Tony Fletcher is the author of seven non-fiction books and one novel. His biography of drummer Keith Moon has been named in many a Best Music Book list, and his biography of R.E.M., updated in 2013 as 'Perfect Circle,' has been published in over half a dozen countries. 'A Light That Never Goes Out: The Enduring Saga of The Smiths' was published in the UK by William Heinemann in September 2012, and by Crown Archetype in the USA in December 2012, with paperback editions following in the corresponding months of 2013. A memoir of his South London schooldays, 'Boy About Town,' was published in the UK by William Heinemann in July 2013, and is available in the USA as of September 2013.

Fletcher gained his entry into music journalism by founding a fanzine at his London school in 1977; by the time Jamming! ceased publication in 1986, it was selling 30,000 copies a month. Along the way he interviewed the likes of Pete Townshend, Paul McCartney, Paul Weller and U2, as well as dozens of up-and-coming, predominantly independent post-punk acts.

A contributor over the years to a multitude of magazines, newspapers, radio and television shows, primarily in the UK and USA, Fletcher now lives with his family on a mountaintop near the village of Woodstock in New York State. There he runs, skis, maintains his web site www.ijamming.net, serves on his local school board, and plays Hammond B-3 and Rickenbacker in the Catskill 45s, a group that only performs songs from 45 calendar years ago.

Customer Reviews

4.9 out of 5 stars
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That said, this is an excellent read..
William Olmstead
Tony Fletcher has written a comprehensive and exhausting tome of the music from the streets of New York that any aficionado should have on their shelf.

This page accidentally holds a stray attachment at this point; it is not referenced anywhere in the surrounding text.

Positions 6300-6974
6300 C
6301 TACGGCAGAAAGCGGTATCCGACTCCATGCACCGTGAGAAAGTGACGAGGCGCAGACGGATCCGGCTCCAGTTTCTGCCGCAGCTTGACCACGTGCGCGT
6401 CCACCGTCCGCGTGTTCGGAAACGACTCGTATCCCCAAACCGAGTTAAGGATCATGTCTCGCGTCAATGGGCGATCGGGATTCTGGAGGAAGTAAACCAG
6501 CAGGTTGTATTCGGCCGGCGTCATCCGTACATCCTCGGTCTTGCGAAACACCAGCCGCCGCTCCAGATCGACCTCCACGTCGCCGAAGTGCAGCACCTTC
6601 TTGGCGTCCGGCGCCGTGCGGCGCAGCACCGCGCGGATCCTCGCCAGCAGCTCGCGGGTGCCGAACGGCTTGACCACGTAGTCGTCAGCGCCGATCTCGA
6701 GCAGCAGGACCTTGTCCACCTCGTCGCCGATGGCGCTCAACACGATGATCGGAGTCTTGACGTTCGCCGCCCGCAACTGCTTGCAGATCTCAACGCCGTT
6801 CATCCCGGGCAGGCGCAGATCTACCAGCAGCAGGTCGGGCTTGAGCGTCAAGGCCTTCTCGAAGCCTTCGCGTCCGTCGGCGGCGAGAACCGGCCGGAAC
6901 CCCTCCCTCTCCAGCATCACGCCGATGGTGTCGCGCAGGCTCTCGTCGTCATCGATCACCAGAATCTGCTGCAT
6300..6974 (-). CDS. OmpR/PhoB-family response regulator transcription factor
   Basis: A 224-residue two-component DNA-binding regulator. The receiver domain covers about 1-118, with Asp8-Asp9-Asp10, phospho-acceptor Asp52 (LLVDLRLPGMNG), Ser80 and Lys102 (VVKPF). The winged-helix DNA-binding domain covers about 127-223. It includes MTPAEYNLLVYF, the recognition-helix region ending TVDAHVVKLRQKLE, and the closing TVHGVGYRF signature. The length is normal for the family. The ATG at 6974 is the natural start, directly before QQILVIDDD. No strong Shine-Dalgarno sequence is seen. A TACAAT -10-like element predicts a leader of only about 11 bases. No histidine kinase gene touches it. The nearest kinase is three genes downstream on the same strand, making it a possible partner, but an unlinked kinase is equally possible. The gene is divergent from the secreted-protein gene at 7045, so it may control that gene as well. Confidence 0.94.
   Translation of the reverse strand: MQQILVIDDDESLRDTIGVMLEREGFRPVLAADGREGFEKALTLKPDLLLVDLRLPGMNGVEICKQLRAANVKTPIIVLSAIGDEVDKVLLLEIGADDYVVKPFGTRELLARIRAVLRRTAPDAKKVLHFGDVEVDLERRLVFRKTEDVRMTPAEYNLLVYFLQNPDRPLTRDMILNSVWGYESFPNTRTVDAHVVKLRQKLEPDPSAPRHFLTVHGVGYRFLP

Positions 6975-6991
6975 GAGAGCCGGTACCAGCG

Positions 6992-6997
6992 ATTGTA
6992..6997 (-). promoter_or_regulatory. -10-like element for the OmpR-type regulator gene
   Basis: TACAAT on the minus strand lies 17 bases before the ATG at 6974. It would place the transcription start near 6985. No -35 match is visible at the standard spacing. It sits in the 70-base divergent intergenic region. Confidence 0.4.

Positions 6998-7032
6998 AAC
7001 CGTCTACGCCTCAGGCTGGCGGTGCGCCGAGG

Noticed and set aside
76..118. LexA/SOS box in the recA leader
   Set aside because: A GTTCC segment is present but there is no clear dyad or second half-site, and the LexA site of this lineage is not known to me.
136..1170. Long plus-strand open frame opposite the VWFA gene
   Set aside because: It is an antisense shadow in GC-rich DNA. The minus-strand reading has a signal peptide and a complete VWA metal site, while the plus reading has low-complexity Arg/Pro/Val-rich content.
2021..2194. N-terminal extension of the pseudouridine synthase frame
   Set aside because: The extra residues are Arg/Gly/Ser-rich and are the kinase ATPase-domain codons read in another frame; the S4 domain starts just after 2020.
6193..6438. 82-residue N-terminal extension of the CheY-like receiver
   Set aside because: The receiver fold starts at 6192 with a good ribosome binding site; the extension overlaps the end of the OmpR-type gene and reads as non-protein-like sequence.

Quixote010
Music and the fortunes of New York City trace their paths through the book.
Michael A. Duvernois

Most Helpful Customer Reviews

3 of 3 people found the following review helpful By William Olmstead on November 21, 2009
Format: Paperback Verified Purchase
A great overview of New York musical history from the Twenties to the Seventies. It covers jazz, folk, doo wop, rock, punk, etc. My only complaint of this great book is that it is more about the music business than the individual artists. There is however information about the artists but I could have used more. That said, this is an excellent read..
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1 of 1 people found the following review helpful By Daniel Tandarich on February 17, 2010
Format: Paperback Verified Purchase
There are a lot of "golden ages" when it comes to the various music scenes in NYC. Many of us did not have the privilege of standing stage-side when the likes of the Velvet Underground, the Ramones, DJ Kool Herc, Dizzy Gillespie, the Stillettos, or Blondie first took an audience under their spell. With a reading of All Hopped Up and Ready to Go, one no longer needs to feel that they missed out. Tony Fletcher goes right to the source on the many different music scenes and he speaks with individuals who were on the front lines of many a music battle as well as the more underground players. Mr. Fletcher weaves one musical storyline into another as the tales of these musicians bleed over into the lives of the next takers of the rhythmic baton. For this reader, the early disco houses and the burgeoning rap scene gave tons of knowledge. And I can never get enough of the punk scene centered around CBGBs and Max's Kansas City. You can tell the author loves his subject and that makes it all the more fascinating for us. Highly recommended!